Author: David I. Templeton, CFA, Principal and Portfolio Manager
I wrote an article in 2016 comparing the current secular bull market that began in late 2013 to the bull markets of the 1950's and 1980's. I followed up with an update in February 2020 just as the coronavirus pandemic was unfolding. It seems time then to see how the market is progressing versus those earlier decades as the pandemic headwinds have subsided somewhat.
In the 2016 article I noted that the 1950's and 1980's make a reasonable comparison to the 2013 bull market breakout for a number of reasons. The 1950's bull market followed World War II and economic activity was strong over the decade as consumers went on a consumption spree in an effort to satisfy pent up demand. Infrastructure spending was also a focus in the 1950's and one area was the building of the interstate highway system. Infrastructure is a focus today along with a pickup in demand following the pandemic restrictions. The 1980's growth was kick started with a lowering of government regulations, lower taxes and more by President Ronald Reagan. President Donald Trump pursued some of these same type of policies.
As the below chart shows, the current bull market continues to track like the 1950's and 1980's markets.
The above chart compared the ten year periods that began in 1950 and 1980. With that being the case, the current secular bull market that began in September of 2013 would end September 2022. Note though, secular bull markets tend to run over a 16-18 year period. This is shown in the chart below.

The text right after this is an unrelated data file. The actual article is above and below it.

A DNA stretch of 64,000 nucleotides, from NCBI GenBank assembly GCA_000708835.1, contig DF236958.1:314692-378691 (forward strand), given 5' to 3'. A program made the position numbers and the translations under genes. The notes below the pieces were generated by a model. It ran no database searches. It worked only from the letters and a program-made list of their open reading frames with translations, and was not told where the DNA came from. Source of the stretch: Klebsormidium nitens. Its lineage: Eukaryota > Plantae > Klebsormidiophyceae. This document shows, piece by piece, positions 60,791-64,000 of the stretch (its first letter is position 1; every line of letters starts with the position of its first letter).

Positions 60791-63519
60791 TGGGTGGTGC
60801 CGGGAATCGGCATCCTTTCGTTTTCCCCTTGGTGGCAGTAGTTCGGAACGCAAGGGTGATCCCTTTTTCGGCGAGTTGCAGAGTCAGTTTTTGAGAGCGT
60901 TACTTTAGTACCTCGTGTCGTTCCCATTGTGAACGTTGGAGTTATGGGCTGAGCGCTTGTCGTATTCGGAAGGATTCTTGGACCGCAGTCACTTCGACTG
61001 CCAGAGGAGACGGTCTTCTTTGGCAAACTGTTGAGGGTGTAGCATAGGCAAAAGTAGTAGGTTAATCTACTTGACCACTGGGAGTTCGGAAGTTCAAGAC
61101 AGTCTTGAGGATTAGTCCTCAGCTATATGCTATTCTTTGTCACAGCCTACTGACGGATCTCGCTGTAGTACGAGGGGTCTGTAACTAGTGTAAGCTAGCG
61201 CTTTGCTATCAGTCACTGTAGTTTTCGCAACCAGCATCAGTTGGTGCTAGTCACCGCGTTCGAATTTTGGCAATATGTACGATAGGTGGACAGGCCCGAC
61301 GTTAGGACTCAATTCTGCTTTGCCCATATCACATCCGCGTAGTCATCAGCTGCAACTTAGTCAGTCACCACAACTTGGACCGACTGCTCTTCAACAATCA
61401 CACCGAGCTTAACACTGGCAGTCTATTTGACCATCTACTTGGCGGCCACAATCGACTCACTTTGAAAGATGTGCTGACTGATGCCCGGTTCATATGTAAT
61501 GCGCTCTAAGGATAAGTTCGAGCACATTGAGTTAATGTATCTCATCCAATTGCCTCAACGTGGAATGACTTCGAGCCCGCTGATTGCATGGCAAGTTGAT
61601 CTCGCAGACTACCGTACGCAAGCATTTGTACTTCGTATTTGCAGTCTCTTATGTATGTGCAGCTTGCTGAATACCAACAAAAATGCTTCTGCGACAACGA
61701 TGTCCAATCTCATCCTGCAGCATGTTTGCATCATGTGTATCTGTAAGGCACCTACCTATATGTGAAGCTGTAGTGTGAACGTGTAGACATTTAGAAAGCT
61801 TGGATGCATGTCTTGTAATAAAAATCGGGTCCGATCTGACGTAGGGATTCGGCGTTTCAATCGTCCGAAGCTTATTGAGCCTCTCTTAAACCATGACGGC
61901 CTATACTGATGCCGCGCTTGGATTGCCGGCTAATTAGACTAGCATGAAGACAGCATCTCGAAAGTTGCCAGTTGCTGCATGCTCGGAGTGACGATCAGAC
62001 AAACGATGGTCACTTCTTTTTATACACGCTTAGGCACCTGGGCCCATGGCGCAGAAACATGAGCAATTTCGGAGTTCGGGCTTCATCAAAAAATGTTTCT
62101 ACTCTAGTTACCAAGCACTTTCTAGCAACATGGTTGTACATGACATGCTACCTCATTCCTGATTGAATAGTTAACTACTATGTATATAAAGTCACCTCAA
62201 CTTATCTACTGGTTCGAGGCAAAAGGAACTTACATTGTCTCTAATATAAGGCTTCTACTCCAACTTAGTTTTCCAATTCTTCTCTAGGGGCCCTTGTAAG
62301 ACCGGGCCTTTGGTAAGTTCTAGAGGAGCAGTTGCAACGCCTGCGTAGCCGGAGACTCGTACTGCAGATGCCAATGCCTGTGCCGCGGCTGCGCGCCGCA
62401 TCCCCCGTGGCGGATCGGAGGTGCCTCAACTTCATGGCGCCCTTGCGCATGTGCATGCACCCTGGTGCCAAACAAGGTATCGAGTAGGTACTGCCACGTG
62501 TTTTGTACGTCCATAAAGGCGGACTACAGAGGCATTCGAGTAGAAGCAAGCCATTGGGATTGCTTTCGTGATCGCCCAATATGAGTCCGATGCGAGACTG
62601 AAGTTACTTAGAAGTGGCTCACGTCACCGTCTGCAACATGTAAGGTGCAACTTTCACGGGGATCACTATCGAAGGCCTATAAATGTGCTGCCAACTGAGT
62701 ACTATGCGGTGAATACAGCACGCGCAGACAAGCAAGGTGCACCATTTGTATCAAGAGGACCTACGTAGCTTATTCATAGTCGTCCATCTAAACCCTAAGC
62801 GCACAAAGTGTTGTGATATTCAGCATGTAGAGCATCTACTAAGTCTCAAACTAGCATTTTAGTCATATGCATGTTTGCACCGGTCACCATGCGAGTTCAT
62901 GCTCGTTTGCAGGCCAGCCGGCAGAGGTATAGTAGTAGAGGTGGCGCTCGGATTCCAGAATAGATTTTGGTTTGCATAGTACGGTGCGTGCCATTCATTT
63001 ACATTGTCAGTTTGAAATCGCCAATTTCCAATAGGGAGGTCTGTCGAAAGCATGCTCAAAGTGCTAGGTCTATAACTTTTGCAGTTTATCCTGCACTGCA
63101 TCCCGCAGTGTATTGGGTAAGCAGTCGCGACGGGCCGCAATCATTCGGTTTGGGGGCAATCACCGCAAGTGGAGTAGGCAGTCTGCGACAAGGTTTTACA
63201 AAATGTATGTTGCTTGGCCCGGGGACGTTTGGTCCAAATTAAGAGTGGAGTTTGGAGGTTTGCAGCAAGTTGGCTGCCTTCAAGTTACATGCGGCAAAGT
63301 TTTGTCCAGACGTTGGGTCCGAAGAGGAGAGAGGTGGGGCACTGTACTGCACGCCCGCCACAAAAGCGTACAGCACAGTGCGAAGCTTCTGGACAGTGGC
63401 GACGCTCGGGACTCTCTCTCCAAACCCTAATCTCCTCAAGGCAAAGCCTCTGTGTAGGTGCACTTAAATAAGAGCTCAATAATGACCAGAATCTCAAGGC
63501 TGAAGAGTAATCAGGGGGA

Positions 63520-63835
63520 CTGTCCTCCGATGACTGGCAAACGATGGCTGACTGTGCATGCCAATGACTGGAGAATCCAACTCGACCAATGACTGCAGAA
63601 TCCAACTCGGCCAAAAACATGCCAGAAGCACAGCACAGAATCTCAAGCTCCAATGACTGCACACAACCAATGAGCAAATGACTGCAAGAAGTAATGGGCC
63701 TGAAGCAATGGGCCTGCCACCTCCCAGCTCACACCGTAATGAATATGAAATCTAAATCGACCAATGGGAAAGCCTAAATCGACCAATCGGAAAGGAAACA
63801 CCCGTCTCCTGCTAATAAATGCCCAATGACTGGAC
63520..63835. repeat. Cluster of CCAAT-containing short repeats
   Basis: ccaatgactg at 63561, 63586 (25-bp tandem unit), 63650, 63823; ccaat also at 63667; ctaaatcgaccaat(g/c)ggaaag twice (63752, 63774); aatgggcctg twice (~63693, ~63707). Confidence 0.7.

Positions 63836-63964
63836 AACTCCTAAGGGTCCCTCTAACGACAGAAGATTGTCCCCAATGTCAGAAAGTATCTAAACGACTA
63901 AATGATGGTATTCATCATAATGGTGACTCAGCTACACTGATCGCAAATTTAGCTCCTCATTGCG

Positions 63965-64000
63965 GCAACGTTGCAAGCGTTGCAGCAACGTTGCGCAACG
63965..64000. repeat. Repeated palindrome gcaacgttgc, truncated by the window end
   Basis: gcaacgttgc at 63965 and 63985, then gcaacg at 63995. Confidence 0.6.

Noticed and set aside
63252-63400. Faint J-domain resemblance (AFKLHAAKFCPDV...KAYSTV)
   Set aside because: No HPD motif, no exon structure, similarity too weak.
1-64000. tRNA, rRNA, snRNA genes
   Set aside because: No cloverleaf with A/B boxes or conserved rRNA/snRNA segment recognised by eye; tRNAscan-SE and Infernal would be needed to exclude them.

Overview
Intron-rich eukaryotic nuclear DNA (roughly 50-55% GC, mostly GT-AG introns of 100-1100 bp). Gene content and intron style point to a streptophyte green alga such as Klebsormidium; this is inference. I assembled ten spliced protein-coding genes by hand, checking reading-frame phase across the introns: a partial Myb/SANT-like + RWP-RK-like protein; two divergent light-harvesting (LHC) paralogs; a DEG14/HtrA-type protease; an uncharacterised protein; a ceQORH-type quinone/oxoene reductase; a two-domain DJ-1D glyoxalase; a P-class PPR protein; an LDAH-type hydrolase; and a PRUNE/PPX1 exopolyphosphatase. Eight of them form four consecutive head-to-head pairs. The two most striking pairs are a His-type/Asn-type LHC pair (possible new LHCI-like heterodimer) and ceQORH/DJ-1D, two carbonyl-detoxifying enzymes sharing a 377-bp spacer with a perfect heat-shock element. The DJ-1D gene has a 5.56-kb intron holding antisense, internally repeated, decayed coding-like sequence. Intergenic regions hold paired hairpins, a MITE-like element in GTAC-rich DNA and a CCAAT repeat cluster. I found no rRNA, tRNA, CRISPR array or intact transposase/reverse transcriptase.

Higher taxes seem likely near term based on activity in Congress, but higher taxes have not necessarily lead to lower stock prices. The below table from Fidelity highlights this fact. One reason this tends to be the case is the fact Congress and administrations in Washington, D.C. tend to raise taxes when the economy is expanding; thus, making it easier for companies to digest the increase.
What seems like a current economy that is being partially driven by consumers satisfying pent up demand and more unemployed individuals coming back into the labor force, the economy could experience continued growth over the next few years. I have said many times the performance of the economy does not necessarily track the performance of the stock market, or vice versa. However, company earnings continue to see strong growth and the earnings continue to exceed expectations. Yes, the stock market is not cheap; however, low interest rates tend to lead to stocks trading at higher P/E's or valuations. The market is due for a pullback as they are typical during bull markets. Given the decent economic backdrop then and the strong earnings environment, a pullback probably does not lead into a recession, all else being equal.
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